When children grow up, they may find themselves in an unexpected — and occasionally, unwanted — line of work. But that isn’t the case with Galadriel Rael, whose business is a natural progression of her childhood fascination.
“I, as a little girl, was a rockhound,” she said. “I was obsessed with rocks. I always had rocks in my pocket.”
As Rael grew older, she began to study crystals.
“I guess that was a precursor to jewelry,” she said.
Rael now operates La Gala Jewelry in Crawford Bay, where she offers all types of jewelry, much of which, particularly intricate silver pieces, she makes.
Her exploration of jewelry began with beading, which morphed into an interest in silver. To expand her skills, she studied silver smithing in Mexico City, but it was several years before she turned it into a career.
To get started on a career path, she took a beginners silver course at the Kootenay School of the Arts in Nelson — although she had the skills, she needed the studio time.
Rael opened her Crawford Bay store, next to Dog Patch Pottery, in 2004, when she finally decided to turn her art into making a living.
“It was really exciting,” she said. “I had worked across the street at the Forge and Furnace Gallery, finding irony in the fact that I was selling other people’s art.”
Her shop added to the East Shore hamlet’s diverse array of artisans, including broom makers, weavers and blacksmiths.
“The more, the merrier,” said Rael. “The more we offer, the more reason there is for people to make the trip on this very winding road.”
The products in her shop include both precious and semi-precious gemstones, and earrings, rings, necklaces and silver pendants she makes.
Other local products found at La Gala are fused glass jewelry from Crawford Bay and stone pendants set in leather, made by a retired geologist in Boswell.
Among the most unique pieces are butterfly wing pendants from Peru; the wings are sustainably harvested, providing jobs for indigenous people.
For the products not made by Rael, their origins are of extreme importance — they must be local, or have an environmentally friendly or humanitarian component to their creation.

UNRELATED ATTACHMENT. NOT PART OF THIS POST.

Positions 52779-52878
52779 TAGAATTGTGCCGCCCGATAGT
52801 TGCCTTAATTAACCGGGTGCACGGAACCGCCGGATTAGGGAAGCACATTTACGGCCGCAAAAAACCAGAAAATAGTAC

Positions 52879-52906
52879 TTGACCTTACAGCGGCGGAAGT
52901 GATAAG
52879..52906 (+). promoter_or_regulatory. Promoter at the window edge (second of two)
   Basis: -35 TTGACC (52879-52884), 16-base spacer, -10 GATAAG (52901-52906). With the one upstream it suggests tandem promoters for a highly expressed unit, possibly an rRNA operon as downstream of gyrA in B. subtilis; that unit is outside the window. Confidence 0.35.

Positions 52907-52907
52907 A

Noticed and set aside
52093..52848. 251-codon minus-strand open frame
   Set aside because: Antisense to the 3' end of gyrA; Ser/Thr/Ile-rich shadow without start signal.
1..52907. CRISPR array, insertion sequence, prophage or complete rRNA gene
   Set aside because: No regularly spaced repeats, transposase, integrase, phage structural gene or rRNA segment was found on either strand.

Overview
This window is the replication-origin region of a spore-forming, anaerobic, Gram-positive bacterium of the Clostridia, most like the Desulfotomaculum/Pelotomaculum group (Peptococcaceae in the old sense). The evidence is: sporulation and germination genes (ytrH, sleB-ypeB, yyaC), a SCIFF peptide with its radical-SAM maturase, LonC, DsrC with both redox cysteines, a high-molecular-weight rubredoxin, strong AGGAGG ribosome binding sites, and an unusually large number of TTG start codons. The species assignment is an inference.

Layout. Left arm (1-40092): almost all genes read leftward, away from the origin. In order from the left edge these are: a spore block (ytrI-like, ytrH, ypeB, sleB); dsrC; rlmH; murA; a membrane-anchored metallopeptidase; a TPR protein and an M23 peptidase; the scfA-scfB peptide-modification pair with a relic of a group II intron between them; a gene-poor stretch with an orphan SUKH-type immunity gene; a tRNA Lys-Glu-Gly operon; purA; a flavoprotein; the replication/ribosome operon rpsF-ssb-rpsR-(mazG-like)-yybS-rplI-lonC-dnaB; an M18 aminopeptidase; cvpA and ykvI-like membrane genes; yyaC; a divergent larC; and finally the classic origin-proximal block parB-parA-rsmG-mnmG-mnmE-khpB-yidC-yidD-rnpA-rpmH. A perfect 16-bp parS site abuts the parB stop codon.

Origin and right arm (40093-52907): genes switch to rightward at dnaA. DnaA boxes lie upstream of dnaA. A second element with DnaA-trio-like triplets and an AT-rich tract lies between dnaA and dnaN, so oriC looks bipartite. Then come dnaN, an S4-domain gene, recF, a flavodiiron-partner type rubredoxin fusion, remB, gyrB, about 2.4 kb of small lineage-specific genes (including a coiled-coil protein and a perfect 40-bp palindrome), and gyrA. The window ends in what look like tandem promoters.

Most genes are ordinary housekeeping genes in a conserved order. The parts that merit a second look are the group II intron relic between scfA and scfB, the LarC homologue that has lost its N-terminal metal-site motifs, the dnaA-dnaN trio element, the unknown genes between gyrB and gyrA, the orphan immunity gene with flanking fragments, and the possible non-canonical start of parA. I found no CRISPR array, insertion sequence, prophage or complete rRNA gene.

Some clothing in the shop, for example, is made of cotton and bamboo, while the silk cloth is recycled and fair trade. Also on display are recycled paper beads made by women in Uganda.
Rael’s silver pieces are easy to spot, with intricate layers on top of other intricate layers to form jewelry both unique and breathtaking. Some of those specialty pieces, she said, can take six to 10 hours to make.
“Those are the ones I get the most pleasure out of,” said Rael. “I come at them like an artist with a painting. I don’t come at it with a strong idea of what it will be. I just keep building and building.”
Because all of her jewelry is made by hand, with no moulds or castings, each earring in a pair, while similar, is not identical, adding an additional touch of distinctiveness.
And to maintain the uniqueness, Rael doesn’t copy or simulate anything current and popular.
“I tend not to find inspiration in magazines or modern art,” she said. “I’m more attracted to Victorian and art deco … And, of course, the beauty of the Kootenays.”
And she avoids custom work — in replicating a required design, much of the creative process is lost.
“When I endeavour to make jewelry, I’m very intentionally trying to make something different,” she said.
But there is one aspect of her business she can guarantee she enjoys.
“I get to play with pretty things all day.”